Tremors are rhythmic, involuntary muscle movements that cause shaking in one or more parts of the body, usually in the hands. They are characteristic of movement disorders like essential tremor (ET) or Parkinson's disease (PD) tremor, two progressive conditions that affect millions of people worldwide.
Previous treatment options for reducing tremors in patients who have not responded to medical therapy include deep brain stimulation, a surgical procedure that involves implanting a small electrode in the brain connected to a pulse generator that is implanted in the chest like a pacemaker.
A more recently available option is magnetic resonance-guided focused ultrasound (MRgFUS) thalamotomy, an incisionless interventional radiology procedure in which focused beams of sound energy are used to heat and destroy a small part of a structure in the brain called the thalamus.
The procedure gives relief to the opposite side of the body, meaning that treatment to the right side of the brain would relieve tremors on the left side of the body, and vice versa.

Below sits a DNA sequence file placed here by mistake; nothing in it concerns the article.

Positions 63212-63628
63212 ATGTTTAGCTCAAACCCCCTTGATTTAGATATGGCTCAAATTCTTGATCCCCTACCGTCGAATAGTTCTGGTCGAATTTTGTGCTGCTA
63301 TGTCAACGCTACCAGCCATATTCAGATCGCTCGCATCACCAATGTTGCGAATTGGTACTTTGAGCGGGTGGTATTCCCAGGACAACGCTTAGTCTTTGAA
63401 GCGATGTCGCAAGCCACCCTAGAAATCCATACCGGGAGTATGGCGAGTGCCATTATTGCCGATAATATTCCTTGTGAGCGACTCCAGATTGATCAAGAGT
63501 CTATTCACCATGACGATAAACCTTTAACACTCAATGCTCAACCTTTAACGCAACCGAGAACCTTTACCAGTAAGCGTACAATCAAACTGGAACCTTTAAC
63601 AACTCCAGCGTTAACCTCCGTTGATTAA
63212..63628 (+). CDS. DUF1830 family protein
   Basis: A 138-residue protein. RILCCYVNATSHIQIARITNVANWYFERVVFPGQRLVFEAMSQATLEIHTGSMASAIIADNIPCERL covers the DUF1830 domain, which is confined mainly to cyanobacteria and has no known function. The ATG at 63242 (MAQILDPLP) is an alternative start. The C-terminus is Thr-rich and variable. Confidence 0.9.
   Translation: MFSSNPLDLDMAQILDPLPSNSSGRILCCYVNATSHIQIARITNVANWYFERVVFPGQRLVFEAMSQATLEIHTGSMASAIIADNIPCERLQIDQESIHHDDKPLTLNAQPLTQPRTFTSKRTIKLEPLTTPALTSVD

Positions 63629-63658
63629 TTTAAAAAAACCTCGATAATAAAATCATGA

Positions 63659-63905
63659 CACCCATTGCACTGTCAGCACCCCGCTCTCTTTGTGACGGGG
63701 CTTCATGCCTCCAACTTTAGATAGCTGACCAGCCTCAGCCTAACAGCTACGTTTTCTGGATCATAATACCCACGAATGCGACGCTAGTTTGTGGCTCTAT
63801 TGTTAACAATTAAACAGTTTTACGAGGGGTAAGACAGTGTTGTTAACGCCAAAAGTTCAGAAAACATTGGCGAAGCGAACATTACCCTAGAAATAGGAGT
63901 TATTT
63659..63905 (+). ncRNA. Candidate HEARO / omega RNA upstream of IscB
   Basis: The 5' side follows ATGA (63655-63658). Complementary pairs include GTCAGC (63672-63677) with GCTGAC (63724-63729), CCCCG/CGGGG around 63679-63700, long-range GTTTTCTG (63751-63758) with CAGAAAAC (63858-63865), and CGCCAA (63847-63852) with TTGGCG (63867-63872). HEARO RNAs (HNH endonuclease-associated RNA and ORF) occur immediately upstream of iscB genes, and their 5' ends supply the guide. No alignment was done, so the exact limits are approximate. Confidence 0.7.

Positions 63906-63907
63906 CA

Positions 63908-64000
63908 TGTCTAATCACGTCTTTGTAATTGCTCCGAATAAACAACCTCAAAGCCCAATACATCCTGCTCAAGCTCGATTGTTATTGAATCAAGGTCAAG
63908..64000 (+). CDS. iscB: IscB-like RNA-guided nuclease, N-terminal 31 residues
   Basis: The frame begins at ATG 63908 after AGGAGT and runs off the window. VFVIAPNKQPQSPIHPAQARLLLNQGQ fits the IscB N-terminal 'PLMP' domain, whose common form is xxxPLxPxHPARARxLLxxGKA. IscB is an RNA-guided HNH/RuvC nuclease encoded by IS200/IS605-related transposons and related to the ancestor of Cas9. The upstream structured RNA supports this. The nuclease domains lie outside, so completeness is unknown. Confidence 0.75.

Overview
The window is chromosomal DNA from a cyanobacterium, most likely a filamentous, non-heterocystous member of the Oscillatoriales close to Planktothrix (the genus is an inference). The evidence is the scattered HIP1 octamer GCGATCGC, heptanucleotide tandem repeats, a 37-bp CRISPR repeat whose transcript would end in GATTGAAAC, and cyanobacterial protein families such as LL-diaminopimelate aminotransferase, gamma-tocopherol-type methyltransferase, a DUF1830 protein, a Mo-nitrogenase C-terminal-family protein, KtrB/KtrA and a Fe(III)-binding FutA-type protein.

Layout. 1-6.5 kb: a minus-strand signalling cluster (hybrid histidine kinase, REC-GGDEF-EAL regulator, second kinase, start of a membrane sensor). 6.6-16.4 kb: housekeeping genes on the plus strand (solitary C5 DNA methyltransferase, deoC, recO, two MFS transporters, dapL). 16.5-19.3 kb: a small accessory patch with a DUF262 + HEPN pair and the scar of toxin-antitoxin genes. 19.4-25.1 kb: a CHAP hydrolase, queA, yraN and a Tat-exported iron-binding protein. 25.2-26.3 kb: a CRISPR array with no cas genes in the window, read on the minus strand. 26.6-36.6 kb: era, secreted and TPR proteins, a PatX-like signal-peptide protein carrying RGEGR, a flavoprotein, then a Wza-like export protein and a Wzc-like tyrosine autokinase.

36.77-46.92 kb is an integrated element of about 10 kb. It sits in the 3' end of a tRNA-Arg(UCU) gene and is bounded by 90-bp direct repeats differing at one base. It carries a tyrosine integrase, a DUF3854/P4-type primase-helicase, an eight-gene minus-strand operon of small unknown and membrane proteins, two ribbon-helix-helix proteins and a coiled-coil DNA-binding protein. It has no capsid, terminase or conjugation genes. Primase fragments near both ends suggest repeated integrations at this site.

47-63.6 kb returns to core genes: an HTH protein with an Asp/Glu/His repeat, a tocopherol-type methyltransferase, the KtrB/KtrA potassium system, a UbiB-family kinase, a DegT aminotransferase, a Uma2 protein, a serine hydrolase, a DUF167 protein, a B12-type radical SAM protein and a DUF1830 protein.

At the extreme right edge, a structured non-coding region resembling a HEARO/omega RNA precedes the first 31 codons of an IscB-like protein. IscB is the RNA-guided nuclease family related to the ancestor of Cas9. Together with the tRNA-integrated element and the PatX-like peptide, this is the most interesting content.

As a minimally invasive approach, focused ultrasound has advantages over deep brain stimulation, including a reduced risk of complications from bleeding and infections, according to study lead author Federico Bruno, a radiologist at the University of L'Aquila in Italy.
"Another advantage is the immediate effect this treatment provides, unlike deep brain stimulation which requires a break-in period for the electrostimulation," he said. "Additionally, treatment with MRgFUS requires shorter hospitalization and is a fairly well-tolerated procedure even by more fragile patients."